A public installation driven by community conversation, 2013

Lindsay Heights

Published on October 31st, 2013 | by adamcarr


Franklin Square Resident Session

Over Speed Queen BBQ, we got together with William, Viola, Jamilla, AnnMarie, Lena, Kyara, and Wilbur at Franklin Square.

The event was open, as was the conversation. We began with, “Who are you and when do you feel most connected to that person?” and branched  from there, twisting in the many directions the discussion took us.

Below, find excerpts from that conversation.


-I’m still finding out about myself.

-I have nobody to go to. When I got a problem, I got to get in the mirror. I figure it out. Whatever it is.

William Green

-If you’ve got problems and I done been through more problems than you done been through, then I’m a little more knowledgeable on problems. I can help you more than you can help me. And I can help me because all I have to do is talk to myself.

-I was always the one in charge.

-I haven’t changed as I grew up. My mind tells me I can do things and my body isn’t able.

-I got on the Center Street bus going up to Robert Fulton — by the time I came home, my Momma know’d everything I did and said. Because all her friends were on that bus.

-They go grass out there now. When we played, it was concrete.

Viola Green

-They call me the mother of everybody. I’m the baby girl — there’s 32 of us. There was.

-From three mothers, my father was a father of 32 children. We all was raised together, all chopped cotton together, all picked cotton together. Never too far apart.

-We called ’em all ‘mama’ and they called my mama ‘mama.’ They were just like sisters.

-You — knock that chip off your shoulder.

-They know if I got it, I’m going to try to make it right. God left me here for a reason.


-I got my grandma’s original cast iron skillet with the lid.

-I’m a Big Mama in training.

-When I needed somebody, I couldn’t find nobody.

-An epiphany — it got me praying for my family.

Lena Adams

-Come let me know what I told you is true.

-They see me as a challenge.

-My family — it doesn’t feel like there is that love.

-Okay. You can come over. I’ll take care of you.

-I’m not going to let this scar me — I am still whole. I am still whole.

-What about me? What about me?

-She called out their names in order.

-When she said something I didn’t agree with, I kept a smile on my face.

Kyara Howard

-I feel like I can do better by myself than have mama do something.

-I’m her favorite.

-He’s 8 months, but he acts like he’s 20.

-I love you and you about to get a whoopin’.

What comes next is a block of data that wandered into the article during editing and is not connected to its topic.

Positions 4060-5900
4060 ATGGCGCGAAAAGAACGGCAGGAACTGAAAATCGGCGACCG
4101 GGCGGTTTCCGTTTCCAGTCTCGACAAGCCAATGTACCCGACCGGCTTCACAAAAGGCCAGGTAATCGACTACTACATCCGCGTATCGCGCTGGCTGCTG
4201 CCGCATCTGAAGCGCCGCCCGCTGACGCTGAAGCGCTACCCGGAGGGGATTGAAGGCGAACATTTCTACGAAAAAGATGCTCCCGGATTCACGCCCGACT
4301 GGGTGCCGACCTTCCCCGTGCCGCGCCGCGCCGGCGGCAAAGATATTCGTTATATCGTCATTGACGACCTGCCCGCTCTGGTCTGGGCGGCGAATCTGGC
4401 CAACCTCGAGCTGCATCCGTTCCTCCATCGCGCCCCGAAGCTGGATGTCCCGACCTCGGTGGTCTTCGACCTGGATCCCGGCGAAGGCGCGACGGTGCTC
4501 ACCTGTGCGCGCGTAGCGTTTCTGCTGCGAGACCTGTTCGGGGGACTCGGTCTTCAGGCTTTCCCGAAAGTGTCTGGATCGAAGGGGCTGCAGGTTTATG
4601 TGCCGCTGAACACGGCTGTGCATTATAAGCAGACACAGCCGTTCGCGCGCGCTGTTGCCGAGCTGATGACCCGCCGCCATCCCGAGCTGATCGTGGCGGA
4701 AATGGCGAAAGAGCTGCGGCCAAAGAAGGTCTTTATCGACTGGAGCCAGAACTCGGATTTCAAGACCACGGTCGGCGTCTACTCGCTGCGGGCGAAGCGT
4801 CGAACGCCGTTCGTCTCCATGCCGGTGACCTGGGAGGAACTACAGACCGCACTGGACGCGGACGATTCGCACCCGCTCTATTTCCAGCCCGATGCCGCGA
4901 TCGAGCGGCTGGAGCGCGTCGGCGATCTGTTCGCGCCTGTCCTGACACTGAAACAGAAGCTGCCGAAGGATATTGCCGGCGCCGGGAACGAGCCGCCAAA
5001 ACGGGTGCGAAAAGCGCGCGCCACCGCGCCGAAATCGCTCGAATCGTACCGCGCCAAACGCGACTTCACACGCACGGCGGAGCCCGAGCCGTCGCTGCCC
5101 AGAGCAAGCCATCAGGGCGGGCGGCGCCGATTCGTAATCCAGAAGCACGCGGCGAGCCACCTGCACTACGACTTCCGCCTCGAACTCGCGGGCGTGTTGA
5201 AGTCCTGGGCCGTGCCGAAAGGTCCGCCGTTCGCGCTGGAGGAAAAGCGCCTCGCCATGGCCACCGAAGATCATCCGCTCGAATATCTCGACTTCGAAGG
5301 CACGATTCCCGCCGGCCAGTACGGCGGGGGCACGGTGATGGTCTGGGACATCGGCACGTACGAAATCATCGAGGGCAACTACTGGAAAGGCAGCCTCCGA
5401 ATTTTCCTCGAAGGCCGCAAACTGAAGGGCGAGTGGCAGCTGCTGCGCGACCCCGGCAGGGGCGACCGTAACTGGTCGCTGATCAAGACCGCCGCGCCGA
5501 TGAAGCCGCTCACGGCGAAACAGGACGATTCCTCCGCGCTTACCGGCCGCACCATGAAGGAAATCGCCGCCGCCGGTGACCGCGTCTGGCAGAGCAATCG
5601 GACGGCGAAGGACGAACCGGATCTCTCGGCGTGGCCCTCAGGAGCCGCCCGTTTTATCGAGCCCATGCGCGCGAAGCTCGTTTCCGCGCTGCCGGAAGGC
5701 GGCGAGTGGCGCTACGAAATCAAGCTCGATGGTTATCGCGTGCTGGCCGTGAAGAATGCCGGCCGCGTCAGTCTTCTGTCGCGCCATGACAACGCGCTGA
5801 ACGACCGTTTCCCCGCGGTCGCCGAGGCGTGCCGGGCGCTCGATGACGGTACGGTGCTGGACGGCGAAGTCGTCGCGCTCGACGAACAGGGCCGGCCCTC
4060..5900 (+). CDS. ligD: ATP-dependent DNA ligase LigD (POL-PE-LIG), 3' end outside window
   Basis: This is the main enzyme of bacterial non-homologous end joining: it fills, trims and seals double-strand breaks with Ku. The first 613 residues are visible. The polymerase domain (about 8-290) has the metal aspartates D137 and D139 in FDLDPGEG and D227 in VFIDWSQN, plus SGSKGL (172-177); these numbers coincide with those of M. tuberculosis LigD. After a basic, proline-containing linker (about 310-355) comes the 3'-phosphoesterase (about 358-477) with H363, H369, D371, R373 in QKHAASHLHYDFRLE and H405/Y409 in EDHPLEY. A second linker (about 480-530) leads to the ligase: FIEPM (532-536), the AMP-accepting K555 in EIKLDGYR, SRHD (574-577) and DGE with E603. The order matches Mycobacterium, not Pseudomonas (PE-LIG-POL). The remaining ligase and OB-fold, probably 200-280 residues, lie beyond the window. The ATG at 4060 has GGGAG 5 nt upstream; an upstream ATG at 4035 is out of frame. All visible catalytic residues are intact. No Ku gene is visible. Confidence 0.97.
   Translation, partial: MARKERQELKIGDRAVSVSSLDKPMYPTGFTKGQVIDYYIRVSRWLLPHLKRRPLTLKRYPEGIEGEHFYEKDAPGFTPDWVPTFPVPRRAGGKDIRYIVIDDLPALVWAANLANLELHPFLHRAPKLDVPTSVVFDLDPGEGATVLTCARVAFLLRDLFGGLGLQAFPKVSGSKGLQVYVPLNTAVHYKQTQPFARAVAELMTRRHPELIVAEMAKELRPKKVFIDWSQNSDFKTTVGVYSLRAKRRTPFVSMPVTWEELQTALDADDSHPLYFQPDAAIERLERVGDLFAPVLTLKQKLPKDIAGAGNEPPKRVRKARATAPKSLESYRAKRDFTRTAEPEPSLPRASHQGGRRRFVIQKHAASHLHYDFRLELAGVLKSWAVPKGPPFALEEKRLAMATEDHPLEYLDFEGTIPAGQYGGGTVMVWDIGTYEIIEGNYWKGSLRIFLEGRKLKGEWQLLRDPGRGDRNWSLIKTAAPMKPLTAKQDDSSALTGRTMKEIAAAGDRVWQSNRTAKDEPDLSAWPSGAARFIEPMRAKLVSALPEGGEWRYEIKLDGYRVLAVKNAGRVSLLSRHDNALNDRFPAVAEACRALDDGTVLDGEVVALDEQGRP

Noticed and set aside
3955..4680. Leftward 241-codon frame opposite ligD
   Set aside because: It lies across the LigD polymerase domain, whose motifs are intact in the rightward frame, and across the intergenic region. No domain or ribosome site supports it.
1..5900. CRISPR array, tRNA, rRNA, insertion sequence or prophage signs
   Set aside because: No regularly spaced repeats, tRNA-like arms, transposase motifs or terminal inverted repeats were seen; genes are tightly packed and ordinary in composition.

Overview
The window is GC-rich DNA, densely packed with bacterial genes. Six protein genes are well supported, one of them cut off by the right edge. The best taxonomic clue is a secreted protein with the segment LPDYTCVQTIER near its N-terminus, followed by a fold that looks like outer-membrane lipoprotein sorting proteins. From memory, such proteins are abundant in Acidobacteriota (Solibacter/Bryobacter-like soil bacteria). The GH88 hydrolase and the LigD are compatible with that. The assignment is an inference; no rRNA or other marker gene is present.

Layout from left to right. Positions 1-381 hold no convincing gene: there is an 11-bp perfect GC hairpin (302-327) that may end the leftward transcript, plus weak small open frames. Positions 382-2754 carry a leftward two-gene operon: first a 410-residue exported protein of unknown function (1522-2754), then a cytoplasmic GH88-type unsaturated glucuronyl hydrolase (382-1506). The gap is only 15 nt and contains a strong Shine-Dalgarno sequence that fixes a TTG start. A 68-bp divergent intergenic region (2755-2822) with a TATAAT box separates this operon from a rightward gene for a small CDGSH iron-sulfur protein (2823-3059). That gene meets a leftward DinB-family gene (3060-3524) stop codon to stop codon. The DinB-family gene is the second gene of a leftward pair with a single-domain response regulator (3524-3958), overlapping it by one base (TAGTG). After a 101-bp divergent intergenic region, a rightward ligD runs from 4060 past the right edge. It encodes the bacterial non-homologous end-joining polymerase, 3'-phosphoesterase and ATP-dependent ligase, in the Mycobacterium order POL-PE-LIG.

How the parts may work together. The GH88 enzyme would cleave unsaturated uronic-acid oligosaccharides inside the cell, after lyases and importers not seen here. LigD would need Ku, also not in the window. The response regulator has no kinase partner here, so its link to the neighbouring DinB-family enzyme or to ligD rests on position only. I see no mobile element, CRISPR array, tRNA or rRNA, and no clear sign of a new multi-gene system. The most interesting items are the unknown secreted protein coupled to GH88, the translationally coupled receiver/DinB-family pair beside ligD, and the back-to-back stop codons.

-My stepdad, he raised me. He taught me to drive in Mississippi. When I was ten.

-My grandma actually raised me, so I don’t call her grandma, I call her mama. You are my mama — you raised me.

-I ain’t talking to you — I’m talking to my mama.

-I was born there but raised in this city.

-My sister thinks she’s a thug, my brother thinks he’s a thug, and I think I’m a grandma.

About the Author

Leave a Reply

Your email address will not be published. Required fields are marked *

Back to Top ↑
  • TypeFace in Lindsay Heights

    Bookshed is located between Teutonia Gardens and Franklin Square on Center Street, just off Teutonia.

    Teutonia Gardens and Franklin Square are adjacent affordable housing units at the edge of the Lindsay Heights neighborhood. At first blush, they show no sign of neglect or underuse. But as a community leader working closely with residents put it, “the facade might be beautiful, but many people living inside have experienced deep abandonment in their lives.”

    Bookshed goes beyond the cover, digging into stories and real conversation with residents of Teutonia Gardens & Franklin Square, as well as key neighborhood stakeholders. Inside—the shelves, they floweth over.

    In the Lindsay Heights neighborhood, the TypeFace team worked with Walnut Way and Maures Development to conduct a series of individual interviews with community stakeholders, as well as a series of community conversations with residents. These sessions started with two simple questions — “Who are you and when do you feel most connected to that person?” — and let the conversation flow from there. Excerpts are incorporated into Bookshed.

    Explore pieces of those conversations here.

  • What is Typeface